At the top of the list of desirables when choosing a new fire hazard control system, however, is the need to find a solution that does not cause detriment either to the environment or personnel. "More and more companies are recognising the fact that proper systems and equipment are basic essentials that can safeguard lives and properties without causing harm," agrees Sjödoff.

Traditional methods of extinguishing fires, such as those relying on the use of Halon, the leading fire suppression agent in the sea freight sector, were banned under the Montreal Protocol in 1989. Halon products were subsequently blocked by the International Maritime Organisation (IMO), due to their detrimental effect to the ozone layer.

A popular alternative to Halon has been the CO2 systems, which benefit from being both low cost and easily obtainable. However, due to the potential toxicity of the gas, there is a potential risk to personnel who may be exposed to the discharged gases.

"The aim is to find the most suitable solution, at the same time taking into consideration environmental issues such as ozone depletion, global warming and the greenhouse effect," explains Sjödoff. "We offer customers environmentally friendly fire fighting systems that can re-fit any type of ship - using fire fighting agents such as environmental friendly foam, water based solutions and special gases such as Inergen or Novec, instead of CO2 based solutions."

With so many factors, maritime companies are understandably reaching for comprehensive guidance to ensure the best protection against a fire hazard. The good news is that the IMO is undertaking revised performance testing and approval standards for fire safety systems as part of proposed amendments to the International Code for Fire Safety Systems, in order to harmonise all the organisation's relevant standards. The organisation is also considering measures for tankers transporting flashpoint cargo.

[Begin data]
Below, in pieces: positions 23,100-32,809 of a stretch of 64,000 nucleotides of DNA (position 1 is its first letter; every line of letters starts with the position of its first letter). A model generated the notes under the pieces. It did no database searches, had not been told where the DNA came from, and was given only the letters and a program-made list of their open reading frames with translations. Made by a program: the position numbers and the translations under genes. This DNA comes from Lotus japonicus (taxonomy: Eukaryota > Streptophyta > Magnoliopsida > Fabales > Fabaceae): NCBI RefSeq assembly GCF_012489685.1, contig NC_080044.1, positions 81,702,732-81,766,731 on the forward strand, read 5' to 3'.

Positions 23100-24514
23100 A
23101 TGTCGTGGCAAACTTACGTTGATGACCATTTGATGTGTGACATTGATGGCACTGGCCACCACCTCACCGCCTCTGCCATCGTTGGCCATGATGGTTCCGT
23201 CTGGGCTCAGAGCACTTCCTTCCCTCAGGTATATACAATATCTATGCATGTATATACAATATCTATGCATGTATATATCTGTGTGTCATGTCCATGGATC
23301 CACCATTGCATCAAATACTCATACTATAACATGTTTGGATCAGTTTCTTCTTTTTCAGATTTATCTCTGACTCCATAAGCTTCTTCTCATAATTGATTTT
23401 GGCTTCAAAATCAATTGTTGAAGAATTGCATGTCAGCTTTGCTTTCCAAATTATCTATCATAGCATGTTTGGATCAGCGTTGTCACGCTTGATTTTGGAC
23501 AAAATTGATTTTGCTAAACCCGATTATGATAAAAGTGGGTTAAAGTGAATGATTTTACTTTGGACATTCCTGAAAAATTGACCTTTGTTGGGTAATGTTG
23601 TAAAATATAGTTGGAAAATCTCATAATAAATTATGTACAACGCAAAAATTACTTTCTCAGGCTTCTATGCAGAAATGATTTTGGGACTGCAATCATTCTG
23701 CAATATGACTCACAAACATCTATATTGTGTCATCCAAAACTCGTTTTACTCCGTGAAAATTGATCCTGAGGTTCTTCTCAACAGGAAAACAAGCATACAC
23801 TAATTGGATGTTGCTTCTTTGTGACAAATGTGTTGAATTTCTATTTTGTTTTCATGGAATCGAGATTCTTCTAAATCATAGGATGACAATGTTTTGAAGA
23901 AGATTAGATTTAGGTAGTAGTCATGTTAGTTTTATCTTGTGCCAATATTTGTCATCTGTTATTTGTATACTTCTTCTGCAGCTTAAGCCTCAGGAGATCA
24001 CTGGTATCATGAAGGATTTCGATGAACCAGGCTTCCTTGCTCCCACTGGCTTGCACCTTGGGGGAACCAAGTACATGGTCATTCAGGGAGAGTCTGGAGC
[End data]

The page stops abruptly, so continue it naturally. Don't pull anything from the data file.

In the interim, whilst technology will also play its role in fire suppression and detection, nothing can replace the need to have trained staff to both prevent the risk of a fire incident and to deal with it effectively.

When it comes to fire safety, there is no room for the industry to rest on its laurels. As Waldram warns, "keep your standards up and never become complacent. The fact that your operations have been safe for the last 20 years will never guarantee that tomorrow will be an accident-free day."

LNG fire safety

Dr Simon Waldram, visiting professor at Texas A&M University Qatar (TAMUQ) tells us more about his research.

What is the LNG safety research programme?

With effect from 1st September 2008 BP Gas Marketing Limited has funded a US$3 million, five-year, research project on "LNG Safety: advancing the science and technology" in the chemical engineering department at TAMUQ.

Is there a greater fire risk associated with transporting LNG?

There are some misconceptions about hazards that are associated with LNG. Unlike other types of fuel, LNG is stored refrigerated at its boiling point and at essentially atmospheric pressure. Fuels like propane or butane are in most circumstances stored under pressure but at atmospheric temperature.

Thus if the propane or butane container is breached the fuel will vaporise very rapidly and form a large flammable cloud almost immediately. This is called a BLEVE and if ignition occurs can result in a major blast wave and associated consequential damage.

What can happen if a LNG container is accidentally breached?

As the cold, liquid LNG flows out of its containment it will be heated by the environment and will boil producing LNG vapour. The amount of vapour formed, and hence any possible fire, will depend on the rate of heat transfer to the liquid LNG. LNG releases normally cannot result in BLEVEs and any consequent fires are therefore much more controlled.

The moral is that the science behind LNG spills and fires must be understood before claims about potential dire consequences are promulgated.